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Impact of a Program of Intensive Surveillance and Interventions Targeting Ventilated Patients in the Reduction of Ventilator-Associated Pneumonia and Its Cost-Effectiveness

Published online by Cambridge University Press:  02 January 2015

Kwan Kew Lai*
Affiliation:
Department of Medicine, Division of Infectious Diseases, University of Massachusetts Medical School, University of Massachusetts Medical Center, Worcester, Massachusetts
Stephen P. Baker
Affiliation:
Graduate School of Biomedical Sciences, University of Massachusetts Medical School, Worcester, Massachusetts
Sally A. Fontecchio
Affiliation:
Department of Infection Control, University of Massachusetts Medical Center, Worcester, Massachusetts
*Corresponding
Division of Infectious Diseases, University of Massachusetts Medical School, 55 Lake Avenue North, Worcester, MA 01655

Abstract

Objective:

We hypothesized that a program of prospective intensive surveillance for ventilator-associated pneumonia (VAP) and concomitant implementations of multimodal, multidisciplinary preventive and intervention strategies would result in a reduction in the incidence of VAP and would be cost-effective.

Setting:

Medical and surgical intensive care units (ICUs) in a university teaching hospital.

Interventions:

All ventilated patients in the medical and surgical ICUs were monitored for VAP from January 1997 through December 1998. Interventions including elevation of the head of the bed, use of sterile water and replacement of stopcocks with enteral valves for nasogastric feeding tubes, and prolongation of changing of in-line suction catheters from 24 hours to as needed were implemented.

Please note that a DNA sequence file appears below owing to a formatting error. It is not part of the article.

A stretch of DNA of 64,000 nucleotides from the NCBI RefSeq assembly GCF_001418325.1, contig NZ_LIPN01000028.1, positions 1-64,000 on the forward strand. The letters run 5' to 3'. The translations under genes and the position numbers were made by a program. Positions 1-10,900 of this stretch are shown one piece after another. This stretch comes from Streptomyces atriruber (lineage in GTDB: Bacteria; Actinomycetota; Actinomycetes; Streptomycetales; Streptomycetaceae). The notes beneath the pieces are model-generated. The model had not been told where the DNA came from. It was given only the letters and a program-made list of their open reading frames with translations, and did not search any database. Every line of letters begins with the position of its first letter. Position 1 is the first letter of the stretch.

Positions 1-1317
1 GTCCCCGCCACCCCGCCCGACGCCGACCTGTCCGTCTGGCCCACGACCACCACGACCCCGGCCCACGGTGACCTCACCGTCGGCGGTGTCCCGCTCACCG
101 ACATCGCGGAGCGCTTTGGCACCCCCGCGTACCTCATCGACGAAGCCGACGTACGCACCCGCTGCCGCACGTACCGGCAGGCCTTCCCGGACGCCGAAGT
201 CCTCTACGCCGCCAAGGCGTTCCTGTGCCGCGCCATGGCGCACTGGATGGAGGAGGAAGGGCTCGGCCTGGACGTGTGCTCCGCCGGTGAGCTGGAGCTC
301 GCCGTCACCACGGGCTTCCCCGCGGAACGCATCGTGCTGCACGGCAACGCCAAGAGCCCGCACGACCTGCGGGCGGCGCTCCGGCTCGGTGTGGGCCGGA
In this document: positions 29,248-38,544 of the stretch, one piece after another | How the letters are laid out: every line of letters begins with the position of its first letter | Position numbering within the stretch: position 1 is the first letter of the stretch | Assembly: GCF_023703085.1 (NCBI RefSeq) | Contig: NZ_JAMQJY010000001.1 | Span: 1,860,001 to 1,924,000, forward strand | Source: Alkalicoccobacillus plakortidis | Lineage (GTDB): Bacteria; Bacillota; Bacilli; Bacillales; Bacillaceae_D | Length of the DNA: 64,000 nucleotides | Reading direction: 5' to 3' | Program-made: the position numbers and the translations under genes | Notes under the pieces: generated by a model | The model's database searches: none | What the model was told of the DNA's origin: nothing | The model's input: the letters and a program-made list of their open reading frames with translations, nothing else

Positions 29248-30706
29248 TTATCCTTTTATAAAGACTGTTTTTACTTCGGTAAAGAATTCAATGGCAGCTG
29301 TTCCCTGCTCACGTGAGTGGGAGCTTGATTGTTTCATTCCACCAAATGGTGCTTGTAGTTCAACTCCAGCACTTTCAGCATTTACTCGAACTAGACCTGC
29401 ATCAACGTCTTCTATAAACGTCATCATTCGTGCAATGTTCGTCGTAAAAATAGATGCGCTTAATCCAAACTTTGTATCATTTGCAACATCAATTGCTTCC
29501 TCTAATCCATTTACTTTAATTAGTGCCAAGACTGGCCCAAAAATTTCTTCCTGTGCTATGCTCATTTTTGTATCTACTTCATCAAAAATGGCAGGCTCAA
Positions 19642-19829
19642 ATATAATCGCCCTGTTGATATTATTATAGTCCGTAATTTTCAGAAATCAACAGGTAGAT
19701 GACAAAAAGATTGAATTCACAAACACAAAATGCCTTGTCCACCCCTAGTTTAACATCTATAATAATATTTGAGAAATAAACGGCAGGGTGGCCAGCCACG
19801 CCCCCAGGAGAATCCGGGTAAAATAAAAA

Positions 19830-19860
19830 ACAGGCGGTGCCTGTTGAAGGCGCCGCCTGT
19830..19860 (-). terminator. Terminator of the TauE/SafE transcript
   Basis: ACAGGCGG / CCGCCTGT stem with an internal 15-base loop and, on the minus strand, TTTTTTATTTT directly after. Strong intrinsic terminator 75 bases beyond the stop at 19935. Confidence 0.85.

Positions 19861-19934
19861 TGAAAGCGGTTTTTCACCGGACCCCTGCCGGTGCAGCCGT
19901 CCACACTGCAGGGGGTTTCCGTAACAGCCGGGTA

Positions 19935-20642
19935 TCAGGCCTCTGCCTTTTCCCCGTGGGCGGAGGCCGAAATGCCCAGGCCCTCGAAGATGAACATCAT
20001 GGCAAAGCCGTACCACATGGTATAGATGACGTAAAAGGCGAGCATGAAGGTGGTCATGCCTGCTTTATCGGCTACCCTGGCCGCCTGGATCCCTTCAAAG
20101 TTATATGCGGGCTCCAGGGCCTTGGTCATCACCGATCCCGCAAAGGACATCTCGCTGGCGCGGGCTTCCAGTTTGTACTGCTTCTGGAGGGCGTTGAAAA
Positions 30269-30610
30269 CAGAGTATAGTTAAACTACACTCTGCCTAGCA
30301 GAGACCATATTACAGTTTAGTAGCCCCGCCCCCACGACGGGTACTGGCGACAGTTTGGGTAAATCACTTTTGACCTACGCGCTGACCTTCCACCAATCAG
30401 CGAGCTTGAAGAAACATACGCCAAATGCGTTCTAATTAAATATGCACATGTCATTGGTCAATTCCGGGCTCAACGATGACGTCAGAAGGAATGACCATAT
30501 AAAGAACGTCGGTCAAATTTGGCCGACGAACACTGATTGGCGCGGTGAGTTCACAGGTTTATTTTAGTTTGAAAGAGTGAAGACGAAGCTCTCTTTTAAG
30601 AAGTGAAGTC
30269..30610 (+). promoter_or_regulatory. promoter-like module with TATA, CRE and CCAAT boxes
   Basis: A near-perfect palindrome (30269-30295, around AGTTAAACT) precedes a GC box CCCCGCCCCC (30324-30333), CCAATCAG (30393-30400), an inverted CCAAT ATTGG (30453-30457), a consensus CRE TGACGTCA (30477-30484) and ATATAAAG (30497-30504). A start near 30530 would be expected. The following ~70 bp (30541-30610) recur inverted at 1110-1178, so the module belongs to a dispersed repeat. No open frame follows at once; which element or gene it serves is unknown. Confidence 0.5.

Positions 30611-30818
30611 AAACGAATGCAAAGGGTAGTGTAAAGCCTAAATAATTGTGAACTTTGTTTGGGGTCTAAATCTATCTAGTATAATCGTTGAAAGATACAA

Results:

The rates of VAP decreased by 10.8/1,000 ventilator-days in the medical ICU (CI95, 4.65-16.91) and by 17.2/1,000 ventilator-days in the surgical ICU (CI95> 2.85-31.56) when they were compared for 1997 and 1998. With the use of the estimated cost of a VAP of $4,947 from the literature, the reduction resulted in cost savings of $178,092 and $148,410 in the medical and surgical ICUs, respectively, for a total of $326,482. In addition, $25,497 was saved due to the lengthening of the time for the change of in-line suction catheters, resulting in a cost savings of $351,979. This total cost savings of $351,979 minus the cost of enteral valves of $2,100 resulted in total net savings of $349,899.

Conclusion:

Intensive surveillance and interventions targeted at ventilated patients resulted in reduction of VAP and appeared to be cost-effective.

Type
Original Articles
Copyright
Copyright © The Society for Healthcare Epidemiology of America 2003

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Impact of a Program of Intensive Surveillance and Interventions Targeting Ventilated Patients in the Reduction of Ventilator-Associated Pneumonia and Its Cost-Effectiveness
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